The grand stucco buildings and garden squares found in Pimlico rival those of its neighbour, Belgravia. But this Zone 1 district is also home to Dolphin Square, built in 1937, which was billed back then as the largest self-contained block of flats in Europe.
Over the decades Dolphin Square has been home to top lawyers and MPs, and it remains so today.
Pimlico is also on the home seekers’ radar for its award-winning and well-maintained council estates, where “right-to-buy” flats are a bargain for the area.
The neighbourhood was laid out as the southern extension of Belgravia in the first half of the 19th century by the master builder Thomas Cubitt, whose statue stands on the corner of St George’s Drive and Denbigh Street.
The arrival of the railway in 1860 marooned Pimlico’s fine squares and terraces on the wrong side of the tracks, cutting it off forever from wealthier Belgravia.
Estate agent Robert Oatley, from the local branch of Knight Frank, says flats in one of Pimlico’s garden squares, or houses in the so-called “Pimlico Grid” of streets between St George’s Drive and Sutherland Street, are popular with buyers who love the classical architecture but can’t afford Belgravia prices.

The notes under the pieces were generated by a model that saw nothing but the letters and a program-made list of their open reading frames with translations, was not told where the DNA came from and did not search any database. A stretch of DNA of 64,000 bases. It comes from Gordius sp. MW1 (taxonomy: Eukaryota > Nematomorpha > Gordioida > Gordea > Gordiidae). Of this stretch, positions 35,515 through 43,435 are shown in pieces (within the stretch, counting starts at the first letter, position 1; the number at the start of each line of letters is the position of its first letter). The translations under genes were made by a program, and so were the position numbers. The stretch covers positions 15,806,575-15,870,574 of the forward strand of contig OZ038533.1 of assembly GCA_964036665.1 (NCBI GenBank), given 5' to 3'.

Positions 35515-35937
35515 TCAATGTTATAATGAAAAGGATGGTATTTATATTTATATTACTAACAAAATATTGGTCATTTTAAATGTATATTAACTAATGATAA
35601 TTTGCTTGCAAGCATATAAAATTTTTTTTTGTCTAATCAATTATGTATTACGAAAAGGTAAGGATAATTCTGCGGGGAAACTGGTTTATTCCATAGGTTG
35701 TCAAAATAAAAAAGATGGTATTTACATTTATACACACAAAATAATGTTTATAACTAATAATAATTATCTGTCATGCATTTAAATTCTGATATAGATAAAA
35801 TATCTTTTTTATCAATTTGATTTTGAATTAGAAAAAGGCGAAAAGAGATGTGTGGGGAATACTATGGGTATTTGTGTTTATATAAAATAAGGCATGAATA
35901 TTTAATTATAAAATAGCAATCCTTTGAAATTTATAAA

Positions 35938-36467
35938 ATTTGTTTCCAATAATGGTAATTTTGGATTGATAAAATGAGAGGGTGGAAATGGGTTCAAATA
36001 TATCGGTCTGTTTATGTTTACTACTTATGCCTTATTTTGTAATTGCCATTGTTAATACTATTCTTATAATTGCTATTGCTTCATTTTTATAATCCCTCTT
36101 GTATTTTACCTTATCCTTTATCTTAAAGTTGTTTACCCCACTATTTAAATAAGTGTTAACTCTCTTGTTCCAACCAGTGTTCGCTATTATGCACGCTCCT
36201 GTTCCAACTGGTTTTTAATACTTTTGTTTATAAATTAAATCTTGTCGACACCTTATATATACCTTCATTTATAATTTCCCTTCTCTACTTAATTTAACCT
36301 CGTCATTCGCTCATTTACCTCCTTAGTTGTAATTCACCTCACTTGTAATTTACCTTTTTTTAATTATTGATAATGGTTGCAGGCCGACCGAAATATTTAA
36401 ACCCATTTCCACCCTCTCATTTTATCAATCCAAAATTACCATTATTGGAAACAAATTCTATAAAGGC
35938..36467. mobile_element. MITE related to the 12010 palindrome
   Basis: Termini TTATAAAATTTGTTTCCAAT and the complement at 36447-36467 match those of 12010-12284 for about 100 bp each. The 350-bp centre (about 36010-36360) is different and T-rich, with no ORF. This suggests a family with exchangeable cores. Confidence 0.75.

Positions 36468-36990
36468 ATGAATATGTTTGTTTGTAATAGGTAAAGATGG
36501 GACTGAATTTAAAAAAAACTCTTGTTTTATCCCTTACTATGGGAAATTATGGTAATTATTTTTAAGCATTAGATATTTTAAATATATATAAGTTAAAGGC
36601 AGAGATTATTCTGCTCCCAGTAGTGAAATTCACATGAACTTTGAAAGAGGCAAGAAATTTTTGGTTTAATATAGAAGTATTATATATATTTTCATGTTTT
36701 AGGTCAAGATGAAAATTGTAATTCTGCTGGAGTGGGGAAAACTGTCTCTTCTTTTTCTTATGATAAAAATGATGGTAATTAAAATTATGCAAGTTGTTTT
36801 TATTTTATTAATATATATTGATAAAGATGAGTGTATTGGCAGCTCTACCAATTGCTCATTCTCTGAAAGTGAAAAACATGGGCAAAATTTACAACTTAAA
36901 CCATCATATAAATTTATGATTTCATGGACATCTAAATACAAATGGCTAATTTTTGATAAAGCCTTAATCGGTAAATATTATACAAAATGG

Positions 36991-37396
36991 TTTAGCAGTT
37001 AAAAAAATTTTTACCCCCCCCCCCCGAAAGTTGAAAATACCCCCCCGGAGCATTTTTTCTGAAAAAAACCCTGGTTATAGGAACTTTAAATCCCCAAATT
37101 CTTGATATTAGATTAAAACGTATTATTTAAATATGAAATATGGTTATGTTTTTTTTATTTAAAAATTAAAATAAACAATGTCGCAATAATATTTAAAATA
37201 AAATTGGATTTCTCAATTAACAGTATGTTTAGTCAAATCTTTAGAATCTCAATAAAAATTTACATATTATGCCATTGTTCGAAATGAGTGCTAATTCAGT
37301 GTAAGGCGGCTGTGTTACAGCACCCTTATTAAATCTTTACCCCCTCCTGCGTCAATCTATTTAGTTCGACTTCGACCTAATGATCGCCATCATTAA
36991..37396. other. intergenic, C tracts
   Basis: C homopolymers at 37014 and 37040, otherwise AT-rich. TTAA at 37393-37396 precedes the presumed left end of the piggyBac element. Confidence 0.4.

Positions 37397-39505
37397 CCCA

“Many of our buyers have homes outside London and buy a weekday pied-à-terre in Pimlico,” adds Oatley. “Once here, people love the villagey feel and realise how central and convenient it is. We also get a lot of French and Italian buyers who like apartment living.” Churchill Gardens occupies a large site between Lupus Street and the Thames and was designed by architects Powell & Moya, who went on to create other mid-century classics such as the Chichester Festival Theatre and various Oxford college buildings.
Developed between 1946 and 1962, Churchill Gardens has 1,600 flats in 32 blocks and right-to-buy flats are some of the best value in Zone 1, with one-bedroom homes from about £450,000; two-bedroom flats at £540,000 and three-bedroom flats at £600,000.
Award-winning Lillington Gardens Estate, between Vauxhall Bridge Road and Tachbrook Street, was designed in the Sixties by architects Darbourne and Darke. With its dark red brick and cascading balconies, it remains popular and again, right-to-buy flats here are a Zone 1 bargain.